OpinionMiddle East

Yes, the peace with the Gulf states is real

The Emirati pursuit of peace with Israel is backed by a genuine discourse of religious moderation and broad-mindedness.

Israeli President Reuven Rivlin welcomes a delegation of leaders from Bahrain and the United Arab Emirates at the President's Residence in Jerusalem on Dec. 14, 2020. Photo by Mark Neyman/GPO.
Israeli President Reuven Rivlin welcomes a delegation of leaders from Bahrain and the United Arab Emirates at the President's Residence in Jerusalem on Dec. 14, 2020. Photo by Mark Neyman/GPO.
David M. Weinberg (Twitter)
David M. Weinberg
David M. Weinberg is senior fellow at the Misgav Institute for National Security & Zionist Strategy, in Jerusalem. His personal website is davidmweinberg.com.

Judging from responses to my article in this space two weeks ago about a recent visit to the United Arab Emirates, many Israelis remain skeptical about the discourse of peace and tolerance I discovered in Dubai.

Alas, Israelis have been conditioned to hear only bitterness from Israel’s Arab neighbors; a narrative of self-pity and anger marked by complaints, false allegations, vituperation and glorification of violence against the Jewish state.

Nevertheless, I am persuaded that the Emirati pursuit of peace with Israel is genuine. It is backed by a discourse of religious moderation and broad-mindedness that is deep, admirable and incredibly hopeful.

For those who already may be rolling their eyes in disbelief, I declare upfront that I never have been an acolyte of the Shimon Peres school of diplomacy; misty-eyed, kumbaya-inflected, naive and dangerous thinking about peace in the Middle East. Nor do I subscribe to Peace Now’s faith in the Palestinians as a reliable partner for Israel in guaranteeing peace and security west of the Jordan River.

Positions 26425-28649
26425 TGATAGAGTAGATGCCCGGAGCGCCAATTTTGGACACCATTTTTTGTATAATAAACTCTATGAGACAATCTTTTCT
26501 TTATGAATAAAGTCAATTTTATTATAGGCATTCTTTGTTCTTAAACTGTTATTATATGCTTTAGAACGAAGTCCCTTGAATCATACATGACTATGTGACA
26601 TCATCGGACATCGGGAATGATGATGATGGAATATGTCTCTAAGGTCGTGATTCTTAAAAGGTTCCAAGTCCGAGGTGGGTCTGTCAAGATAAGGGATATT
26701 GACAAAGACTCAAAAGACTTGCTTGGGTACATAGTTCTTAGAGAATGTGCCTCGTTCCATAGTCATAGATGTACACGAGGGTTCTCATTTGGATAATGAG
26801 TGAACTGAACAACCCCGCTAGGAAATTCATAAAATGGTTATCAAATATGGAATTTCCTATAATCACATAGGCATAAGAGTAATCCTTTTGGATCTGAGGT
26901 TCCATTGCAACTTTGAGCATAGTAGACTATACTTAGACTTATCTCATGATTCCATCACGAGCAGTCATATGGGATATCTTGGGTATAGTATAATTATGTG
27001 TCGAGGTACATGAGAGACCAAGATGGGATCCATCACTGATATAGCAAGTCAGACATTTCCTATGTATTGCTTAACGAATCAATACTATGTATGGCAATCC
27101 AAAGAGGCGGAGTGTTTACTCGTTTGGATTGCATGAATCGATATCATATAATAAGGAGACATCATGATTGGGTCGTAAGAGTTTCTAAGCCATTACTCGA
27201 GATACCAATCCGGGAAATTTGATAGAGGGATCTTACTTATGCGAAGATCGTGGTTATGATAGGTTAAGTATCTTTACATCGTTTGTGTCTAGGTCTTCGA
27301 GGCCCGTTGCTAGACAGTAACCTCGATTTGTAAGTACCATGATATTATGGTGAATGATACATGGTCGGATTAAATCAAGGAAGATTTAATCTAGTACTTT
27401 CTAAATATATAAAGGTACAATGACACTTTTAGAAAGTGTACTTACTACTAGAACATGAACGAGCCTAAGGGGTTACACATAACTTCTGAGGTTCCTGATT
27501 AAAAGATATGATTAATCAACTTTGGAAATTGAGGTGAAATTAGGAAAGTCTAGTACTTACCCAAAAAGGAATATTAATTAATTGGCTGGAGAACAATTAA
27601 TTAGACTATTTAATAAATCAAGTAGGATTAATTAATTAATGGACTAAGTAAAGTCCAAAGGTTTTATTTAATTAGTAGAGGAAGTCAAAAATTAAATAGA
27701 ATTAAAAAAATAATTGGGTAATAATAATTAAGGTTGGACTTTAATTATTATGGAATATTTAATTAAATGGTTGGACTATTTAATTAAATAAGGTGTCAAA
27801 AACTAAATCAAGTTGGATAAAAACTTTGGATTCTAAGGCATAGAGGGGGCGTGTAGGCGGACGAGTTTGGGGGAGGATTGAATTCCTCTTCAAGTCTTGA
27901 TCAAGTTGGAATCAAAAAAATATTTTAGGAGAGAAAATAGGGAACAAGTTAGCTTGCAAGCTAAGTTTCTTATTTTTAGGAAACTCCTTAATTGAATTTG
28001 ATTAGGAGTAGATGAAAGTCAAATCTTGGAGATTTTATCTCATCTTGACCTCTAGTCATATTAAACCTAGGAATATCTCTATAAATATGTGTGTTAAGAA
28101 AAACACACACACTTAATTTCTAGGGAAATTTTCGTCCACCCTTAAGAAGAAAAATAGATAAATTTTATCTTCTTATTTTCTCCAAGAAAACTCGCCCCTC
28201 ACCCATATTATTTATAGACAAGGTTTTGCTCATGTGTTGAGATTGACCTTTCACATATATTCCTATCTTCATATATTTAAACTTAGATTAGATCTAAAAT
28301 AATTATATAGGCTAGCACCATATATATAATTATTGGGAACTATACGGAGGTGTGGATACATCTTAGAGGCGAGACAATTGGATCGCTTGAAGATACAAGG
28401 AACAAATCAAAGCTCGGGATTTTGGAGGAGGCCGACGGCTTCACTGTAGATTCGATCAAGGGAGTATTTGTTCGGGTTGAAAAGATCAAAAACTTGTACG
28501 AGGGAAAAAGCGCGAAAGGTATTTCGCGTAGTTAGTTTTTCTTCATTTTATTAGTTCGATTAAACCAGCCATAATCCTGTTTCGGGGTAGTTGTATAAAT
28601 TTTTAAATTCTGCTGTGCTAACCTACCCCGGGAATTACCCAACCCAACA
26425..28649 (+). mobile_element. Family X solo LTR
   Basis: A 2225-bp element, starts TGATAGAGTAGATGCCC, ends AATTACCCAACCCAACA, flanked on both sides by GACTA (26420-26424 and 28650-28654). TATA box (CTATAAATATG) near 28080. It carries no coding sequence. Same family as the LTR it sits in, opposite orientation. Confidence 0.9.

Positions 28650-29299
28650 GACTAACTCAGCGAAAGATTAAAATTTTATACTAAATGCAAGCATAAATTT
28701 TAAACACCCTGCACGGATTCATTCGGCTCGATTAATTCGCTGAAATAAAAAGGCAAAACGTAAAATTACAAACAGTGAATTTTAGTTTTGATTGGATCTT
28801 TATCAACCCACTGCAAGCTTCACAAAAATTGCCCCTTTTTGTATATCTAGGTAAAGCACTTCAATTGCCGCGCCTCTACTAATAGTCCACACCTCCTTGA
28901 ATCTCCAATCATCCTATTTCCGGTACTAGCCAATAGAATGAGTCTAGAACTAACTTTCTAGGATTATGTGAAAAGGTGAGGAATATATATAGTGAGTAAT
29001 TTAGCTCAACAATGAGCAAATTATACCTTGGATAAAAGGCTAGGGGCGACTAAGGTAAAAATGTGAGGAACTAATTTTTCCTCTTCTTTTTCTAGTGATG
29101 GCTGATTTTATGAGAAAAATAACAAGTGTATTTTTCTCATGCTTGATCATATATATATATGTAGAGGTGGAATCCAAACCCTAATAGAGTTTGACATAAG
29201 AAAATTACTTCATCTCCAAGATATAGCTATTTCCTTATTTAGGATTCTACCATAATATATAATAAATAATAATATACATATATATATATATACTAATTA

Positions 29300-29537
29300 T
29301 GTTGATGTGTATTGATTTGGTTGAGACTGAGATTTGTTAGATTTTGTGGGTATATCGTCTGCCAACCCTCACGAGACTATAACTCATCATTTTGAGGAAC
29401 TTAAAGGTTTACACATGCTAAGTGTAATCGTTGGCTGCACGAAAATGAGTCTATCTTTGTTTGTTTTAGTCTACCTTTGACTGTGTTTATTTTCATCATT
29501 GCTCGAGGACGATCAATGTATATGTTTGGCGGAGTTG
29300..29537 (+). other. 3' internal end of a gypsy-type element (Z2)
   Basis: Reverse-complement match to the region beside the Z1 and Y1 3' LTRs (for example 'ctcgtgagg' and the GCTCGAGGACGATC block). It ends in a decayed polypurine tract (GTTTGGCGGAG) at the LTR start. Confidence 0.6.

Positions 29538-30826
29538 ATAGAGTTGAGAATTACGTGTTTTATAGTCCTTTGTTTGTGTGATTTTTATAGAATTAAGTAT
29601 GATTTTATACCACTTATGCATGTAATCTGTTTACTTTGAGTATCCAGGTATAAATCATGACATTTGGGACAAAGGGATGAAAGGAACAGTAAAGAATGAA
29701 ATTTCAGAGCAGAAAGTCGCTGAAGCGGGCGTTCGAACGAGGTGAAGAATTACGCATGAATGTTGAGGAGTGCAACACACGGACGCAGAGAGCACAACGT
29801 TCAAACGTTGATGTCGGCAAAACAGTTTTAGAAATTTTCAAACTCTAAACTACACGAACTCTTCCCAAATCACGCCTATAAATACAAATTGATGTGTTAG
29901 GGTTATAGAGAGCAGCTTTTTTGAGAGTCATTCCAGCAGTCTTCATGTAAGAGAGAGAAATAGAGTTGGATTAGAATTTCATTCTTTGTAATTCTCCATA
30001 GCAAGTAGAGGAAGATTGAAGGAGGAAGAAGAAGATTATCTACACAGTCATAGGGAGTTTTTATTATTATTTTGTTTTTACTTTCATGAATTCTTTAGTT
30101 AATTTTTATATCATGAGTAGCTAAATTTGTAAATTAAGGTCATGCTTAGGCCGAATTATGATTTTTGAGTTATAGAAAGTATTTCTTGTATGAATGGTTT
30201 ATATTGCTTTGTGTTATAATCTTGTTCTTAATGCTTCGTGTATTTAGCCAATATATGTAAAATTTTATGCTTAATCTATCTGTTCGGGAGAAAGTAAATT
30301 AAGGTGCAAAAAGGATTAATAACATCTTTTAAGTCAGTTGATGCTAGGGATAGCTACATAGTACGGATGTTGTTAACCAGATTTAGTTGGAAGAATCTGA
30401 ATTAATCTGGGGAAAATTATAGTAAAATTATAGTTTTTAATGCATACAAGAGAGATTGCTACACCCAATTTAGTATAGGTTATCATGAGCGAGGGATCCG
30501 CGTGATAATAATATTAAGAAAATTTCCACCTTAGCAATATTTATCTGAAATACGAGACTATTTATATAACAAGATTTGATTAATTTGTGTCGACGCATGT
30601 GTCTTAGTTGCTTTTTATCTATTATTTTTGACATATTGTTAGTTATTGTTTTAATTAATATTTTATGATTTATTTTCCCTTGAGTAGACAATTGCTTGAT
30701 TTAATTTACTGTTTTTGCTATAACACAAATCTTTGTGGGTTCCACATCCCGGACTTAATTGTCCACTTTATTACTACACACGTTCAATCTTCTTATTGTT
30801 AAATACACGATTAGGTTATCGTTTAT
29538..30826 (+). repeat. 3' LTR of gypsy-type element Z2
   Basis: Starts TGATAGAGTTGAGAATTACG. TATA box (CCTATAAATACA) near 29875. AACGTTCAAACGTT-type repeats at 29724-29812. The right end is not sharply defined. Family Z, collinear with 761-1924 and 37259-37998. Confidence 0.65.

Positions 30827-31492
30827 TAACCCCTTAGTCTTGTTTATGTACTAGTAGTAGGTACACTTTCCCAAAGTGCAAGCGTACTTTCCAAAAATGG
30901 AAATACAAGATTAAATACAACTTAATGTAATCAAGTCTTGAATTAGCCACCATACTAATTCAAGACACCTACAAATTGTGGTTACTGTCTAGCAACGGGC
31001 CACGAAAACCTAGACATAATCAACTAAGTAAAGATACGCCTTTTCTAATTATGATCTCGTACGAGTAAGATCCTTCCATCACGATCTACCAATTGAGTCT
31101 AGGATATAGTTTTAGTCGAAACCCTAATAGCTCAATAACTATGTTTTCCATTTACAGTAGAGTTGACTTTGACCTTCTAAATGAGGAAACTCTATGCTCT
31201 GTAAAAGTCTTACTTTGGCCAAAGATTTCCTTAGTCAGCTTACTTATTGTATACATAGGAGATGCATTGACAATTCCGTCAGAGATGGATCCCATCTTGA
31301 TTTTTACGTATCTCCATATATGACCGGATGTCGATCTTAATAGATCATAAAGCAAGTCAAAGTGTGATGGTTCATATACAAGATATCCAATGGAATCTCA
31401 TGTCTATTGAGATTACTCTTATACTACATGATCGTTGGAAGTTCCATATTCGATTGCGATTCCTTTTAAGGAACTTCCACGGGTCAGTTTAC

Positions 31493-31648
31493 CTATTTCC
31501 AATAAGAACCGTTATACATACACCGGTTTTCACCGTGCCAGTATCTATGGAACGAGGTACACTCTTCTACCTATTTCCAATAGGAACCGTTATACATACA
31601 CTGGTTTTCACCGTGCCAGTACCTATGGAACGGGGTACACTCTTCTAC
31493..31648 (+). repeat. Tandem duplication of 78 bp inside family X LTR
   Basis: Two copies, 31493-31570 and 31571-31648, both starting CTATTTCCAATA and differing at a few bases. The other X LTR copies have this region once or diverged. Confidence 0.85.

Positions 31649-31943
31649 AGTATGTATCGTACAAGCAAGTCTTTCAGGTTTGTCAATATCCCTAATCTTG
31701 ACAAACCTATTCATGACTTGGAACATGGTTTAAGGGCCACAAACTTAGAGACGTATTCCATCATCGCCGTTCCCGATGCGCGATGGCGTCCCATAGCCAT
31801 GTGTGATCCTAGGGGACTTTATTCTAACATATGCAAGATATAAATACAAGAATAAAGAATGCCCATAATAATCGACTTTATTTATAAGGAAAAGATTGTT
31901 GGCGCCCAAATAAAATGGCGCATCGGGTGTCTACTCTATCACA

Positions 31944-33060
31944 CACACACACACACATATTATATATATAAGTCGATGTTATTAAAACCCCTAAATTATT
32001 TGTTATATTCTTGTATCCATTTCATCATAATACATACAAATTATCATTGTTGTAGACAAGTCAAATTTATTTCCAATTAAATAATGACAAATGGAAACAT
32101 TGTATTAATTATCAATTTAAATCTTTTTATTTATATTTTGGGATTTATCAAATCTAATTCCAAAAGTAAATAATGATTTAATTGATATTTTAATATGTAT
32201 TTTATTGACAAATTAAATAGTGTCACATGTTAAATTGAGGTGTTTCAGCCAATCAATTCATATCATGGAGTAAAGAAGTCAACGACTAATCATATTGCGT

But the Emiratis are different. They are a distinctive type of Arab Muslim. They want to redefine the self-identity and global image of Arab Muslims in a way that blends enlightenment with tradition. Affiliating with Israel fits perfectly into this agenda, aside from the security and economic benefits of the UAE-Israel partnership.

Indeed, the Emiratis see themselves as a people and a country that successfully blends ancient tradition, culture and ethnic identity with modern progress and ambition. (That, by the way, is how they view Jews and Israel, too.)

Allow me to summarize, almost verbatim, what I heard from Emirati intellectuals and community leaders over a week in the UAE.

The core problem in the Middle East, say Emiratis, is that religious hatred has become the main political currency. A very volatile and hypocritically exploited currency. Iran invests heavily in religious hatred; hatred of Israel, of America and the West, and of other Muslims who don’t hew to the radical Shi’ite line. The Iranian Islamic Revolutionary Guard Corps relies on religious hatred to mobilize young men into its ranks. So do Turkey and the Muslim Brotherhood, Islamic State and Al-Qaeda.

The Abraham Accords are meant “to take religious hatred out of the equation” and move Israel-Arab ties to the level of normal state-to-state relations, hopefully setting an example for other Arab countries in the region. “We must end the zero-sum game of killing and conquering. We must change the political topography of the region and use peace to bring about a tectonic shift in the Middle East.”